Say your company has some closely-guarded internal software that happens to have an MIT License. Maybe it was based on MIT Licensed software but has been heavily modified over the years. Your company does not want to share it with the outside world. However, one day an employee decides to post the software up on GitHub against the wishes of the company. Is this legal? Does it violate the license?
1Which license are you wondering about - the license from the original software the modified code is based on? or the license from the company? And note that when you get into the 'legal' question its one that only lawyers can give an authoritative answer on (and we would be doing a disservice to people reading it trying to guess).– user40980Mar 2, 2014 at 2:39
However, one day an employee decides to post the software up on GitHub against the wishes of the company. Is this legal? Does it violate the license?
Posting the code doesn't violate the MIT license.
(And the flipside is that your company not publishing the code isn't a violation either ...)
However, it is almost certainly illegal for an employee to do that. Your company probably has grounds for dismissing the employee, possibly suing him personally, and possibly reporting him to the police. (If in doubt, ask a lawyer who is familiar with your national / state laws.)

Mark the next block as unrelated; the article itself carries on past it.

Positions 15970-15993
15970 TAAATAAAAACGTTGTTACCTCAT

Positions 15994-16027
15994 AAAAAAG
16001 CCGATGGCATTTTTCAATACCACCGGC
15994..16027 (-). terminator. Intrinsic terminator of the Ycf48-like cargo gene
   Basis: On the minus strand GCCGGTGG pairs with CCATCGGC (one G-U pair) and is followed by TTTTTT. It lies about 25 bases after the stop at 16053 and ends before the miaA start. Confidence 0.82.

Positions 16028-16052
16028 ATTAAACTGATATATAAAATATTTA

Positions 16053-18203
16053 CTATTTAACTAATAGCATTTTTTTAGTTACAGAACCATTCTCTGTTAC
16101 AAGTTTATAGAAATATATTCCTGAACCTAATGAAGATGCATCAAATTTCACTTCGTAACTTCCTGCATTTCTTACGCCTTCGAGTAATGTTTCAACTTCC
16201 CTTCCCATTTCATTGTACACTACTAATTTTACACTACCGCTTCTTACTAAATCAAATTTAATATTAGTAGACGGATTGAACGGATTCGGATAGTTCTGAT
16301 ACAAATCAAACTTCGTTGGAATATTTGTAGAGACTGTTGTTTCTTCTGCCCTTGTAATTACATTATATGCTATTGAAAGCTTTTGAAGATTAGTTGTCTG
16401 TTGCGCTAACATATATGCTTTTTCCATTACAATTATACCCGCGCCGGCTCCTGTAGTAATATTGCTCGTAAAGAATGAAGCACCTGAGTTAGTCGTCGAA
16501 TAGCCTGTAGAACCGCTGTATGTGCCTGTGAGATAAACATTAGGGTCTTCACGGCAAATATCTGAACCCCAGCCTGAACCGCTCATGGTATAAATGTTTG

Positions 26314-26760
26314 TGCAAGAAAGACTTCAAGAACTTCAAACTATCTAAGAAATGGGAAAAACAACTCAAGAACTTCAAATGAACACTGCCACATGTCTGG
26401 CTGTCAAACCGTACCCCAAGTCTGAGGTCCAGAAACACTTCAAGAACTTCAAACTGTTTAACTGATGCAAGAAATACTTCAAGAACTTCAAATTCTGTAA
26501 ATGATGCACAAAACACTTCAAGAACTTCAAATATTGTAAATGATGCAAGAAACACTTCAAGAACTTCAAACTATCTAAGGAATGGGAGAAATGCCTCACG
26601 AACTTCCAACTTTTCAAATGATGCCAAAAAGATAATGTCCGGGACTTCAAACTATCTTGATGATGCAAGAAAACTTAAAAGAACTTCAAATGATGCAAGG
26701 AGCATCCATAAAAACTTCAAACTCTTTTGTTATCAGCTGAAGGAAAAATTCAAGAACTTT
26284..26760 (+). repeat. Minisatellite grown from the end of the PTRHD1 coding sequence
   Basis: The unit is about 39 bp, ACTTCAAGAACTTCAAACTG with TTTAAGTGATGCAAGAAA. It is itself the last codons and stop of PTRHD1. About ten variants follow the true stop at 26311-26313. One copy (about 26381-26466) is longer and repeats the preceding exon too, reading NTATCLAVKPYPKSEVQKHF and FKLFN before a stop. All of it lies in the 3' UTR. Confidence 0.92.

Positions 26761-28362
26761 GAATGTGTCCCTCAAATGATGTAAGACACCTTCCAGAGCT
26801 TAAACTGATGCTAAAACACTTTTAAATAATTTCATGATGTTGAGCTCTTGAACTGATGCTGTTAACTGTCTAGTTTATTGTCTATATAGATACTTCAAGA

And if the position is (really) as described, your company most likely has grounds for demanding that Github take down the offending code immediately:
- Github DCMA takedowns: https://help.github.com/articles/dmca-takedown-policy
- Github contact: https://github.com/contact
I would be extremely surprised if Github (or any other reputable software project hosting company) didn't take this kind of thing seriously.
It may also be a trade secret as it is "closely-guarded internal software".– user40980Mar 2, 2014 at 3:09
The question is why does the internal software have an MIT license. Only the original software the code was based on would be required to be MIT licensed. New code and modifications could be copyrighted with all rights reserved.
If the whole project is not meant to be MIT licensed then it should be made clear that only the original code is under the MIT licence and that the rest is all rights reserved.
See the answers to this question. mit-license-why-isnt-it-considered-viral